Here's Everything You Should Know about Lori Loughlin's Daughters, Olivia Jade and Isabella Rose
Both young women, product of Loughlin’s marriage to fashion designer Mossimo Giannulli, are involved in entertainment in some way, and they are currently at the center of a controversy over their admission to college.
One of them an aspiring actress and the other as a successful YouTuber, the two Giannulli sisters are used to draw attention upon themselves, but this time they are the subject of a shameful controversy involving a college bribery scheme.
Since their mother, famous for her role as Aunt Becky in “Full House” was named by the FBI as suspect in an investigation involving bribing the way into admission to prestigious colleges for her daughters, curiosity about them has only increased.
The older of the two, 20-year-old Isabella “Bella” Rose Giannulli, has followed her mother’s footsteps and has already starred in two Hallmark Christmas movies.
She recently starred in “Homegrown Christmas” and previously debuted in “Every Christmas Has a Story.” In both productions, Bella has shared the screen with Loughlin.
"She's 20 years old now and we got to spend a chunk of time up in Vancouver, which was very special because she is off doing her own thing, so just to have her all to myself during that time was so special,” Loughlin said about their recent shooting.
Bella used to have public Instagram and Twitter accounts, but the former was turned to private and much of its content removed, and the latter has been inactive for months.
The younger sister, 19-year-old Olivia Jade Giannulli, admitted having inherited one of her main interests from her mother.
A fashion vlogger and beauty influencer with almost 2 million subscribers in her YouTube channel, Olivia credited watching makeup artists do Loughlin’s face with obsessing her with it.
“I think ever since I was young, my mom had her makeup professionally done for events so I would always watch makeup artists kind of sculpt her face a little bit,” she told People.
Olivia had already faced backlash last year for her remarks online showing she didn’t have any serious interest in studying at the University of Southern California.
“I don’t know how much of school I’m gonna attend,” she said in one of her videos in August 2018.
After finishing her high school education in a private school, and ahead of her now controversial admission in UCI, she mentioned how busy her work schedule was going to be now that she was creating a beauty collection with Sephora, leaving her little time to commit to her studies.
“But I’m gonna go in and talk to my deans and everyone, and hope that I can try and balance it all. But I do want the experience of like game days, partying…I don’t really care about school, as you guys all know,” she confessed.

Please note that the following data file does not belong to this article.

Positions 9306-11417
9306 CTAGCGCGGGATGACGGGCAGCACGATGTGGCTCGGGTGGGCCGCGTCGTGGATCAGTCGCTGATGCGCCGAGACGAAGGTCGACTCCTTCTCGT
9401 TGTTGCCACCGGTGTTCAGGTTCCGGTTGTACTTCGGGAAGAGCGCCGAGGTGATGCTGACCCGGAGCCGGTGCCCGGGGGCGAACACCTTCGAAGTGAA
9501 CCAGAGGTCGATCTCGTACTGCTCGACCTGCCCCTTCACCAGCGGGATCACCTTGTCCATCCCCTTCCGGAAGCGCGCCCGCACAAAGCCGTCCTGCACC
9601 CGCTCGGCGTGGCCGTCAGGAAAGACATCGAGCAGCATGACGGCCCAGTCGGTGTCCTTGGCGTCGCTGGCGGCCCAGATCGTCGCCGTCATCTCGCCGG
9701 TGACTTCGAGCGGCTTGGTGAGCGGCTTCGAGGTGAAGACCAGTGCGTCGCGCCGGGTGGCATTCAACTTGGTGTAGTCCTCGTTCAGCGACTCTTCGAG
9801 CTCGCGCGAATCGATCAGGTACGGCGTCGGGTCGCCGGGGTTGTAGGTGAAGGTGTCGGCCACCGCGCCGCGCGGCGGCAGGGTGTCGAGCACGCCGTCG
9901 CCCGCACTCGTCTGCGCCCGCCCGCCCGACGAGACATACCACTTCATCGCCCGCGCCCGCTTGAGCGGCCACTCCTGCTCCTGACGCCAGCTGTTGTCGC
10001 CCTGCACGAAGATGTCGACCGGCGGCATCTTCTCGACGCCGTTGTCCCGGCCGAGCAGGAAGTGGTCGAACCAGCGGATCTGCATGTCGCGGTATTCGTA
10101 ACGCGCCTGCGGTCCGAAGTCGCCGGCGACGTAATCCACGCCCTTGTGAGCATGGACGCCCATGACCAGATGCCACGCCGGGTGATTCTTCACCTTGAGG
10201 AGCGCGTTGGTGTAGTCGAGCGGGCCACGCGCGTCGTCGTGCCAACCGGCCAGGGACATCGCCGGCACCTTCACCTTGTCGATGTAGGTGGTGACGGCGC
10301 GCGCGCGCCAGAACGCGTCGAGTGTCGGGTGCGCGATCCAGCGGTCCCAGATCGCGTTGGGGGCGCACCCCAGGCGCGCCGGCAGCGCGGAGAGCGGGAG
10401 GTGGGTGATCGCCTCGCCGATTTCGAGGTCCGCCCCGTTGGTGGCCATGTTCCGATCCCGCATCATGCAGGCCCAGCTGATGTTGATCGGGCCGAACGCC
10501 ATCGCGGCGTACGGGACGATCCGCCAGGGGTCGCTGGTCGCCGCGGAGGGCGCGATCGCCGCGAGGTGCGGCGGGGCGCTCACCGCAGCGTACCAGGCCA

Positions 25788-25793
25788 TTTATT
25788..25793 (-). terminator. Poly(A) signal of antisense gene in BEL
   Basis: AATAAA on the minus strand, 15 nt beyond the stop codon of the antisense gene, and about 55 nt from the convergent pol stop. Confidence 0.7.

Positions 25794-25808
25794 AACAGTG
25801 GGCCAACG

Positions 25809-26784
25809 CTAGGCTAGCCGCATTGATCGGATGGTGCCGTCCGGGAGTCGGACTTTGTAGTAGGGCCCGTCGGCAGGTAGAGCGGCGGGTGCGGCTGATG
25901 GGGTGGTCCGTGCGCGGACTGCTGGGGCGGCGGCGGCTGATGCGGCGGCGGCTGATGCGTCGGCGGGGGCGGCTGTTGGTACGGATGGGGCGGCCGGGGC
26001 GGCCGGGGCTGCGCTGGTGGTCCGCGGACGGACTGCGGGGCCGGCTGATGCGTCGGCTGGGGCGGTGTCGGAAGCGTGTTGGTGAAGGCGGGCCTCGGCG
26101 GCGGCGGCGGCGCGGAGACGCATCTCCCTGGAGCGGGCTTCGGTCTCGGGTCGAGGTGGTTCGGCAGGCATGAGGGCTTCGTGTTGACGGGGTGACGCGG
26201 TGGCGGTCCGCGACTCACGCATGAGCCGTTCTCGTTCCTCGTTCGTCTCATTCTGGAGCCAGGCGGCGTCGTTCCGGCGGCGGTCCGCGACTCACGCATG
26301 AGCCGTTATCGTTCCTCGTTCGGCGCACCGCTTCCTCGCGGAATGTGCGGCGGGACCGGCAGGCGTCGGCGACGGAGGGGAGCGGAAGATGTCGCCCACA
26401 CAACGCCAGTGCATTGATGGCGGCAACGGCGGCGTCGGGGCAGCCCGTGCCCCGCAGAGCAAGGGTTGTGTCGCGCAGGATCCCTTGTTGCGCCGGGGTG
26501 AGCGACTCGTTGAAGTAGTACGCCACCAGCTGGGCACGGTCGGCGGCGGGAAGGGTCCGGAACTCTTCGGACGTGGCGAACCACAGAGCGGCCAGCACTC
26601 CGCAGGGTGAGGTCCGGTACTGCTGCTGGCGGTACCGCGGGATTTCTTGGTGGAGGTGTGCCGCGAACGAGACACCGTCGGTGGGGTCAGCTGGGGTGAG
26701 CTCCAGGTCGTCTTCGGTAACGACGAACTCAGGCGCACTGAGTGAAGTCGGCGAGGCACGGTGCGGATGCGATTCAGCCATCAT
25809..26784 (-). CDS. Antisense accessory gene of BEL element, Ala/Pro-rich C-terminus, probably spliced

Her own subscribers and fans were greatly disappointed by her shameless privilege and spoiled views about getting a higher education, something that millions struggle to accomplish.
“I honestly found it very disappointing when you said you care more about parties and tailgates rather than your education. If you hate school so much why go to college?” one YouTube commenter said.
“And it’s honestly insulting when tons of people can’t even afford to go to college but want to and I know damn well you’re not going to a community college meaning you’re probably going to a good school that others would literally kill to go to,” was added.
She replied with an apology video two days later, but as another commenter wrote in the wake of the recent college admission scandal, “This is about to blow up all over again for even worse reasons.”
COLLEGE BRIBERY CASE
Both Longhlin and husband Giannulli were charged on March 11 with being involved in a college admissions and cheating scandal that implies they made illegal payments to USC’s insiders to secure their daughter’s admission.
The Giannulli’s “agreed to pay bribes totaling $500.000 in exchange for having their two daughters designated as recruits to the USC crew team” according to court papers obtained by BBC.
"[Our younger daughter] has not submitted all her college's apps and is confused on how to do so. I want to make sure she gets those in as I don't want to call any attention to [her] with our little friend at [her high school]. Can you tell us how to proceed?" Loughlin reportedly wrote to one of the alleged scammers.
It is not known if any of the sisters were aware of the irregular procedure, and what their future in USC will be is yet to be seen.
Neither USC nor any other of the universities involved are being charged, but college sports coaches, test proctors and other people working for or associated with the institutions are under investigation.
Among 50 people was indicted by federal prosecutors amid what the FBI has called “Operation Varsity Blues,” including the Giannulli’s and “Desperate Housewives” star Felicity Huffman.
On March 11, Giannulli was released on $1 million bail, while Loughlin surrendered to authorities on March 12.